Working with ESOL Students
What Are Best Practices for Working with ESOL Students in the Basic Writing Classroom?
NCTE’s web page on English Language Learners declares, “According to the 2000 census 47 million people or 18% of the population in the United States speak a language other than English at home. By 2030, this number will increase to 40%” (para. 1).
Many multilingual students will be placed in basic writing courses at the university level, particularly “Generation 1.5” students: students born in one country, but now living in another. Often, more like other basic writing students and less like international students, these students may, according to Murie, Collins, and Detzner, “need courses that are rich in literacy and offer ways for them to develop a sense of self and voice in college.” “For these students it is “not enough to review features of English in preparation for college writing, there is a critical need to build academic literacy.” (Adamson, et al. in Murie, Collins, Detzner). For a history of second-language writers in basic writing classes see “Basic Writing and Second Language Writers: Toward an Inclusive Definition” by Paul Kei Matsuda.
Our intent in creating this wiki entry is to provide a resource for best practices with regard to instruction for ESOL students in a BW classroom. While ESOL (English for Speakers of Other Languages), ESL (English as a Second Language), ELL (English Language Learners), EFL (English as a Foreign Language) and L2 (Second Language) all have gradations of different meaning, we hope that this site proves a useful resource for Basic Writing teachers working with any/all of these populations. For this site’s terminology, we’ll use ESOL. Our hope is that these best practices are applicable to mainstreamed BW classrooms with both ESOL and non-ESOL students.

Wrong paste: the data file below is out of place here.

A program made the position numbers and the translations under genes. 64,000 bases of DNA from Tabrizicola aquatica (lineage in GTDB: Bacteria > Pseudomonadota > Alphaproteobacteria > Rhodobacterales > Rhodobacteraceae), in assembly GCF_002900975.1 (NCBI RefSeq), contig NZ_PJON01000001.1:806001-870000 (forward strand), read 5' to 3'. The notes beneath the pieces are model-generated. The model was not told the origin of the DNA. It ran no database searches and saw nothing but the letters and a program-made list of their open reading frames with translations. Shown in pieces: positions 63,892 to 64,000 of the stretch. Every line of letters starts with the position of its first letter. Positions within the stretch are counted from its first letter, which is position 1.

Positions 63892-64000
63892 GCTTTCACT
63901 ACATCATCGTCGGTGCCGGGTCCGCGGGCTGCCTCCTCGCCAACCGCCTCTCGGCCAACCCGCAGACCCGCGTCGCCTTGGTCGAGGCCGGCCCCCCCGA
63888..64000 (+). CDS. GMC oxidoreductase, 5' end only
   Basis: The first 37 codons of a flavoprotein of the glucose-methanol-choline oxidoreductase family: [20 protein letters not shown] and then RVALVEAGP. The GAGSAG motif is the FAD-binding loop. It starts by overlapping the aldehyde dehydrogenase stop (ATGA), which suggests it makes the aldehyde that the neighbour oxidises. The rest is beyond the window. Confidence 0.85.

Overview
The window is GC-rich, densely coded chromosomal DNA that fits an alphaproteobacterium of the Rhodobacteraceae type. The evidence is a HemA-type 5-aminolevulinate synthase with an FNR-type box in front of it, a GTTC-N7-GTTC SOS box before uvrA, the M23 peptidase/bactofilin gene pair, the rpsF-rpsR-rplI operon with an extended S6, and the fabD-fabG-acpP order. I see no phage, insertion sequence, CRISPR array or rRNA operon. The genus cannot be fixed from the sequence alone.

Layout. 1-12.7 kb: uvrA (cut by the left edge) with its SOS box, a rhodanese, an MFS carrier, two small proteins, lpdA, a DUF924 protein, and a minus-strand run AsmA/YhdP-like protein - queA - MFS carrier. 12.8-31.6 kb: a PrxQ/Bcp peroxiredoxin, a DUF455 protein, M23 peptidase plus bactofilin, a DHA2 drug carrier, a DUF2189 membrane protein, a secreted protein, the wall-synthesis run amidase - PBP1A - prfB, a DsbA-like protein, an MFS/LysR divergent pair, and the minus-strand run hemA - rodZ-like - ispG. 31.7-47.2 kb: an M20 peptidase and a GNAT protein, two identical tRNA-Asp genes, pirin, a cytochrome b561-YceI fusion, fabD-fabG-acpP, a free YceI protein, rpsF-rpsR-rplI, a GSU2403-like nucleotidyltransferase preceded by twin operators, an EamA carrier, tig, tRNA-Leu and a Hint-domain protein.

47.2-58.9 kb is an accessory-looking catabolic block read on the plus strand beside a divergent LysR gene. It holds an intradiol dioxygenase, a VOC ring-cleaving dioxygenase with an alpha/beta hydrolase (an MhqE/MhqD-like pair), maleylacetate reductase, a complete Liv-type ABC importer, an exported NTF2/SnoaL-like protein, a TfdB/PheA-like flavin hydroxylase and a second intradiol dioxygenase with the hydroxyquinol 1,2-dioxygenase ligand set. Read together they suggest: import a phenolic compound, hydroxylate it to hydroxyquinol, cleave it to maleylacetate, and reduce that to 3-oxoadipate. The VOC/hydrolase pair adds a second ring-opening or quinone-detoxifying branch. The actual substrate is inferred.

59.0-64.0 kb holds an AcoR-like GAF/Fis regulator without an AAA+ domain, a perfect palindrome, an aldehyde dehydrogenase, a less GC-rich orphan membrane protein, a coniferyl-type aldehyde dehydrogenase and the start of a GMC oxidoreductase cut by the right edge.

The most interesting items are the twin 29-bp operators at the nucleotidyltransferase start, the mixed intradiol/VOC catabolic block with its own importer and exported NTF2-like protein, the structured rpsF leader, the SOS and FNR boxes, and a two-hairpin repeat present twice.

In this wiki, we’ve consulted sources from basic writing literature, ESOL literature, and literature that examines their pedagogical intersections. We hope that by providing points of view from the different, specific fields, we might create an interdisciplinary resource which illuminates shared concerns and practices.
We’ve concentrated on three sub-areas within this field: Classroom Atmosphere, which includes community building, diversity awareness, and students’ perspective; Pedagogy, which includes assessment/feedback, and classroom activities/assignments; and Technology, which includes use of software and synchronous/asynchronous communication. You’ll find below a brief overview/introduction to each node. We look forward to additions to this wiki, both of new topics within our areas and new sub-areas as well.